Dishing With Bailey

The Superfood Known as Chocolate

Once you learn the difference between good and bad chocolate, you can serve a lava cake that will give broccoli and blueberries a run for their money.

Written By Alainn Bailey
Photography Peden+Munk

In some families, dessert arrives with a side-serving of drama. The parents push fruit, while the kids are envisioning something more Wonka-esque. Treating your minis to the right kind of chocolate from time to time can be a tension-reliever and a major nutritional upgrade for the whole family.

By the right kind of chocolate, we mean dark chocolate. When you’re at the grocery store, look for chocolate that is 70 to 85 percent cocoa. (Pro tip: If sugar is the first ingredient, then you’re holding a candy bar and need to put it down.) Good chocolate is a natural, minimally processed food made from whole roasted cacao beans. It has been prized for centuries in South America for its medicinal properties. Although many kids find the flavor of dark chocolate too strong and bitter, it makes an excellent ingredient to mix with other natural foods to produce healthy desserts and treats. A little goes a long way, and its intense qualities enhance the flavor and texture of recipes and help minimize the need for additional sugar.


So what makes bad chocolate bad?

Although sugar is derived from natural foods like corn or sugar cane, the highly processed version ends up in most candy bars. In naturally sugary foods, such as fruit, the sugar exists in small amounts (about 3 tsp in a single fruit). Fruit also contains healthful nutrients and fiber, which slows digestion. Processed sugar doesn’t have any of these benefits. It is quickly digested, easy to eat in large amounts, puts stress on the metabolism and sequesters essential nutrients from the body to process it. In small amounts, sugar is not harmful but in many packaged foods — including “healthy” options such as low-fat fruit yogurts — too much sugar is added to improve taste.

Benefits of Good Chocolate

As chocolate is a whole food and isn’t processed, it has a broad mix of different nutrients, including balanced healthy fats, protein and vitamins. It is particularly unique for the following properties:

Fiber: Chocolate is a bean and is very rich in fiber. For every 2 oz of dark chocolate, there is 6g of fiber, which is more than in 2 cups of raw broccoli.

Antioxidants: Chocolate is perhaps equal to blueberries in active compounds such as catechins, polyphenols and flavanols. These compounds protect our cells from free radical damage, prevent degenerative disease and may enhance long-term brain function.

Minerals: It’s not easy to obtain a full array of minerals from most foods but chocolate is an unrivaled powerhouse. 2 oz of dark chocolate contain 1/3 of daily needs for iron and magnesium and ½ of daily needs for copper and manganese. Together, these minerals underpin almost every chemical reaction in the body, supporting growth, metabolism and the immune system.

Happiness: As an extra advantage, studies show that chocolate naturally stimulates the production of endorphins in the brain, giving a gentle feeling of happiness without the sugar rush or cravings.

Here are some easy-to-make recipes that use good chocolate.

Healthy-ish Chocolate Lava Cake

Yield: 8 servings Nutritional Information: 10g carb, 4g protien, 190 kcal

This warm chocolate treat is wonderful on its own for kids or adults! Or add some mixed berries and a tablespoon of yogurt for an indulgent dessert packed full of fiber, vitamins and antioxidants. The portions are small but the recipe is rich and incredibly filling!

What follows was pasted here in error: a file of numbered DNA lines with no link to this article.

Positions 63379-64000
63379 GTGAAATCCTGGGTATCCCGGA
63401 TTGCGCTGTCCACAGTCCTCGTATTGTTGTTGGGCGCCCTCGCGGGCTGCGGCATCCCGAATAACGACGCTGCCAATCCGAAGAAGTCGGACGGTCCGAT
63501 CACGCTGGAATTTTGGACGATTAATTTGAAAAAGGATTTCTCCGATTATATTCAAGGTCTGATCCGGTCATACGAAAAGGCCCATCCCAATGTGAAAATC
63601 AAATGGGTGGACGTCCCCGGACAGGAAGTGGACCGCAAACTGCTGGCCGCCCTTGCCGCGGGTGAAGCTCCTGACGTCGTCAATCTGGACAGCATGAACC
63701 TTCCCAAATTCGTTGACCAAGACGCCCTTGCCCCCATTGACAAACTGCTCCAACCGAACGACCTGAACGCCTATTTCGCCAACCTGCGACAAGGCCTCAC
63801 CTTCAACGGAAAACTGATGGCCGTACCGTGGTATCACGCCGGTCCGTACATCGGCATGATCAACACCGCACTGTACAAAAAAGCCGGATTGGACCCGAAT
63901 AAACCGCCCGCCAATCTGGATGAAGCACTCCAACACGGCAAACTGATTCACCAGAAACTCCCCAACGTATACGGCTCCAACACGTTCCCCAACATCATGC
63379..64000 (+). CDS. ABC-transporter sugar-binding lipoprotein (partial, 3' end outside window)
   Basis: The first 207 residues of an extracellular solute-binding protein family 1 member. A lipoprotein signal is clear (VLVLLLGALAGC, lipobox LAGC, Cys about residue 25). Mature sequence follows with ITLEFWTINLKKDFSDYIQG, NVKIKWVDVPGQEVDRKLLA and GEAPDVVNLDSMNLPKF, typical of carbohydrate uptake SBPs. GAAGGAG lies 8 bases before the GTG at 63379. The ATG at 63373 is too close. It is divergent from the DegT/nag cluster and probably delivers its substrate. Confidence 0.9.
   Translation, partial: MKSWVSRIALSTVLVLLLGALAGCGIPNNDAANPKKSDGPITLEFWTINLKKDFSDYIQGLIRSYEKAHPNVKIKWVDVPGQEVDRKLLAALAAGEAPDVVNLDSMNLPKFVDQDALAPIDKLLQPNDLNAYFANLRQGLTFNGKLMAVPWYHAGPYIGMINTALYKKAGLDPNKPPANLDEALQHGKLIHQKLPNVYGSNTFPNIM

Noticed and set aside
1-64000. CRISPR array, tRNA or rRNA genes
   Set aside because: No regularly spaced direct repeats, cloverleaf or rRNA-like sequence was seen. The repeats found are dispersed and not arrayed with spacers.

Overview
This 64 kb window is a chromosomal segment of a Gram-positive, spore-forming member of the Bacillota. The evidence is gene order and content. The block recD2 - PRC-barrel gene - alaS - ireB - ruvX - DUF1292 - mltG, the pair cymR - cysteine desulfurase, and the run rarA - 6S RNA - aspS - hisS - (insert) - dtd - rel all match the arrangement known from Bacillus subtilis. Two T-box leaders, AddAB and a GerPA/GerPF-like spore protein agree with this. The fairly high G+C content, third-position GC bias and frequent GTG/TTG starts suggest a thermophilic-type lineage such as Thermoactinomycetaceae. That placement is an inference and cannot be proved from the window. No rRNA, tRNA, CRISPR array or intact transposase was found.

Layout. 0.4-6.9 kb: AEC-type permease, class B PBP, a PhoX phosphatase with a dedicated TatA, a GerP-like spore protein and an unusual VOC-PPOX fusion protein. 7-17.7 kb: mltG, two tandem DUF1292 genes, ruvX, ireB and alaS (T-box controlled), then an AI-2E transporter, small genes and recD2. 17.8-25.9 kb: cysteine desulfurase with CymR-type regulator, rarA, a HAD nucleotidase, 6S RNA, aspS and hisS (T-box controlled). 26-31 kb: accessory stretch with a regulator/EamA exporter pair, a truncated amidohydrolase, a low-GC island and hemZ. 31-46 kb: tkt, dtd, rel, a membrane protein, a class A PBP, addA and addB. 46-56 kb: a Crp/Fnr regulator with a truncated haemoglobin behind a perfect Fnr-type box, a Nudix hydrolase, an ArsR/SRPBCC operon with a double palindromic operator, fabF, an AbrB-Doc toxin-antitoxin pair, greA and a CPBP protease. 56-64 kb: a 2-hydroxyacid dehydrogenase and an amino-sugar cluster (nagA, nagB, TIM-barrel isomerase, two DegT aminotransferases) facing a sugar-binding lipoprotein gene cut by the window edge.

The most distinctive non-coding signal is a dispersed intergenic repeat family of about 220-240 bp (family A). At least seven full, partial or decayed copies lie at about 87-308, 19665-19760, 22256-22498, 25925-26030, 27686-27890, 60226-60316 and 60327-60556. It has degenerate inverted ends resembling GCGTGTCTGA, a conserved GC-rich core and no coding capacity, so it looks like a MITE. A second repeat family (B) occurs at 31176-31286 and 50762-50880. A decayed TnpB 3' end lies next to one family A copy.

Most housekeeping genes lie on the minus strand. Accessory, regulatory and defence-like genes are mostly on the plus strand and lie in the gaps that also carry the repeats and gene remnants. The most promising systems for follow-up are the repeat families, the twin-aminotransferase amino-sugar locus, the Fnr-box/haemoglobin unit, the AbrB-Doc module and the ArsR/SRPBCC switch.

4 oz bitter sweet dark chocolate (80% cocoa or greater)
2 oz butter, cubed (or coconut oil)
2 large eggs
1/4 cup sugar
1 banana, mashed
1/8 tsp salt

1. Heat oven to 375 degrees. 2. Butter eight 2 oz ramekins. You can also use a muffin tray.
3. Set a double-boiler on the stove and bring the water in the pot to a gentle simmer. 4. Add the butter and chocolate, and stir occasionally until melted and smooth. You can also do this in the microwave if you are careful: Heat for 30 seconds on high, mix and heat for another 30 seconds.
5. In a large bowl, mash the banana, then add the eggs and sugar and whisk for 2 to 3 minutes until light and fluffy.
6. Carefully fold the chocolate mixture into the egg mixture. 7. Evenly divide into ramekins. 8. Place them on a baking tray and bake for 8 to 10 minutes.
9. Remove from the oven and let stand for 5 minutes until the ramekins have cooled. The soufflé should be warm, baked on the outside and soft on the inside.

Chocolate Chip Pumpkin Pancakes
Yield: 6 to 8 servings Nutritional Inforamation: 20g carb, 7g pro, 180kcal

This super-easy recipe is perfect for winter mornings. You can throw together the ingredients in one big bowl in a few minutes. To ensure the pancakes remain light and fluffy, don't over-mix the batter.

1 cup flour
2 tbsp sugar
1 tsp baking powder
½ tsp baking soda
1 tsp pumpkin spice
1 cup unsweetened pumpkin puree
2 eggs
1 cup milk
1 tbsp melted butter
½ tsp vanilla essence
¼ cup dark chocolate chips
Olive oil spray for cooking

1. Place all dry ingredients, except chocolate, in a large bowl and mix together.
2. Slowly add the wet ingredients and stir until just combined (no pumpkin stripes). 3. Fold in the chocolate chips.
4. Spritz oil in a large skillet and set heat to medium-low.
5. Cook in batches of 2 to 3. The batter should make12 to 16 2-inches pancakes.

A Healthy Sundae

When your kids want a sundae, a better alternative is to start with a base of whole milk Greek yogurt. Add some chopped strawberries, a tablespoon of granola and a teaspoon of dark chocolate chips for a delicious weekday dessert. Your kids are sure to love these recipes … and all of them have 2 teaspoons of sugar or less!

Alainn Bailey MS RD CNSC is a clinical nutritionist at Stony Brook Southampton Hospital and founder of Hamptons Clinical Nutrition.